I understand there's a difference between openly and consciously being a traitor and supporting the enemy and abandoning your post and shirking your duty. If they are both considered treason by the military, then there are definitely different degrees of treason. In this case, nothing happened, the enemy didn't overrun the base.
    "Real Boys Kiss Boys" -M.L.

  6. #66
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    Re: SGT Bowe Bergdahl exchange

    Quote Originally Posted by CowboyX View Post
    The two charges I saw don't mention treason or being a traitor, maybe that's how you interpret it.
    That's because there is no such charge in UCMJ for "Treason," it is a category under military law, not a specific act. Any act that aides or abets the enemy to the detriment of our government is treason. Desertion as treason is a pretty old concept within military law, originally going back to the idea of breaking your fealty oath to your liege lord. Today it only applies "in the face of the enemy" ie when you action will aide and abet the enemy. That is the reason why desertion in the face of the enemy allows for a death sentence, while desertion during non-deployment does not. Leaving your post during conflict, by its very nature, is a comfort to the enemy at the expense of your country. By leaving that hole in a military unit you are, by default, giving the enemy an advantage at the expense of those soldiers around you, in the same way given them information would give them an advantage at the expense of soldiers around you.


    Quote Originally Posted by CowboyX View Post
    If they are both considered treason by the military, then there are definitely different degrees of treason. In this case, nothing happened, the enemy didn't overrun the base.

    Why would you see them as different? They carry the same punishment after all. They have the same consequences (the fact that the enemy failed to act on it isn't a good defense).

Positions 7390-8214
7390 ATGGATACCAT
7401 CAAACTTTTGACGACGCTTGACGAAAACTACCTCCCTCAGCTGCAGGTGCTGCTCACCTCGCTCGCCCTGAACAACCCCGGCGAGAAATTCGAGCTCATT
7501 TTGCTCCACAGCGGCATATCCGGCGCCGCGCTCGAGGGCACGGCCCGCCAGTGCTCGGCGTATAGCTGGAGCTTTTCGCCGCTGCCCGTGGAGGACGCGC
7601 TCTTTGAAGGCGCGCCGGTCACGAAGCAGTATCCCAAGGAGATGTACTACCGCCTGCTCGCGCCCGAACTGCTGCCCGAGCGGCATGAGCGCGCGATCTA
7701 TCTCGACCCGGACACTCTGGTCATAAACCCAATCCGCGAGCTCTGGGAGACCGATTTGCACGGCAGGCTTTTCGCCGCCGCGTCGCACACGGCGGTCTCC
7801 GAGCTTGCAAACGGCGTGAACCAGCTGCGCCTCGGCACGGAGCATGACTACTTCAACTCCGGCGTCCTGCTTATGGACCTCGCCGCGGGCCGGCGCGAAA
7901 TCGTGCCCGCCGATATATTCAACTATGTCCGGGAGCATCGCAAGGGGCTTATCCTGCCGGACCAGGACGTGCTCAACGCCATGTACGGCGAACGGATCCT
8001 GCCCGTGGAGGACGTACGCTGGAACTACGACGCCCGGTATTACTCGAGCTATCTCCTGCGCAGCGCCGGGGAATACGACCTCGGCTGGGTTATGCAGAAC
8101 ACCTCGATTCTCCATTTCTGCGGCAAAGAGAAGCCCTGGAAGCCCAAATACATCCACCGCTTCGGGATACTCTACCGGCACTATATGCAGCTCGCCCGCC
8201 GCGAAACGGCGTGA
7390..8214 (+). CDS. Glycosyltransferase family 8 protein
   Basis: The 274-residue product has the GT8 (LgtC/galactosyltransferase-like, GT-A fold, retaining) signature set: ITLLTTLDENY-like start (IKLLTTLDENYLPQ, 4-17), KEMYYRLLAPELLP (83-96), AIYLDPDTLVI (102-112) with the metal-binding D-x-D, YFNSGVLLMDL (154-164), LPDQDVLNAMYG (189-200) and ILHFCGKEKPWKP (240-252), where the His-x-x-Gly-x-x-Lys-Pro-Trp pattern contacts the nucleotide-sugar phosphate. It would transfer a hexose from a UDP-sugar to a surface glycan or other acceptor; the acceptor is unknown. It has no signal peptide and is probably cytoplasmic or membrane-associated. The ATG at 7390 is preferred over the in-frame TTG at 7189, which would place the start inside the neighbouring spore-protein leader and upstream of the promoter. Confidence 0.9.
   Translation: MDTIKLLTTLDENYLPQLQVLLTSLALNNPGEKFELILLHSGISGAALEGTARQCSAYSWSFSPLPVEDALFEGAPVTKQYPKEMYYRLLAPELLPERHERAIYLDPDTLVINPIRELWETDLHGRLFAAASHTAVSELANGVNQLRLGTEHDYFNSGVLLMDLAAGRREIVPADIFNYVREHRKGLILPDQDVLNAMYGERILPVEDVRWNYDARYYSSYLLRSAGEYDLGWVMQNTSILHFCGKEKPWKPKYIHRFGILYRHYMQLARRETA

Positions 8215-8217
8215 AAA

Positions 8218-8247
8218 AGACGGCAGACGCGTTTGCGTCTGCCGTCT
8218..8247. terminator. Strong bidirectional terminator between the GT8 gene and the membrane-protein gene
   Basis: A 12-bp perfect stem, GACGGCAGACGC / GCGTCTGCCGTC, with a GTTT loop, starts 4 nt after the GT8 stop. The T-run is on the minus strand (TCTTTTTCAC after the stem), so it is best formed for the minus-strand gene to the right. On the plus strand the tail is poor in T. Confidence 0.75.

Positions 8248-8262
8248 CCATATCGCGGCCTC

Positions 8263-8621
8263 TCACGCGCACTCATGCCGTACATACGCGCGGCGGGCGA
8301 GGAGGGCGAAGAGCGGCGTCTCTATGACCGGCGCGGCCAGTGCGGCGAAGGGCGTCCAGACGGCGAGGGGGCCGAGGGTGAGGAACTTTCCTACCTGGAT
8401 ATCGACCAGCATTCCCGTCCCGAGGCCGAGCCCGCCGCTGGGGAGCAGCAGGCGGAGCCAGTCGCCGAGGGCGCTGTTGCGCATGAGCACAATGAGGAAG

And in this case soldiers died Cowboy. People died because of his actions.

    How is that different?
    "Suffering lies not with inequality, but with dependence." -Voltaire
    "Fallacies do not cease to be fallacies because they become fashions. -G.K. Chesterton
    Also, if you think I've overlooked your post please shoot me a PM, I'm not intentionally ignoring you.


  7. #67
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    Re: SGT Bowe Bergdahl exchange

    I get it.
    "Real Boys Kiss Boys" -M.L.

  8. #68
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    Re: SGT Bowe Bergdahl exchange

    What is going to be even more interesting is what comes out of this trial. Apparently, Bergdahl was attempting to find a General Officer to report misconduct, and the back story on most of the platoon that was vehemently against Bergdahl was that many of them had already been kicked out of the service themselves for drug use and other issues. Having worked with the 82nd Airborne on many occasions they are either incredibly good or incredibly bad. I would guess this was one of the later cases, and as Bergdahl's lawyer is clearly leaking details to the press - as the matter moves forward its going to be interesting.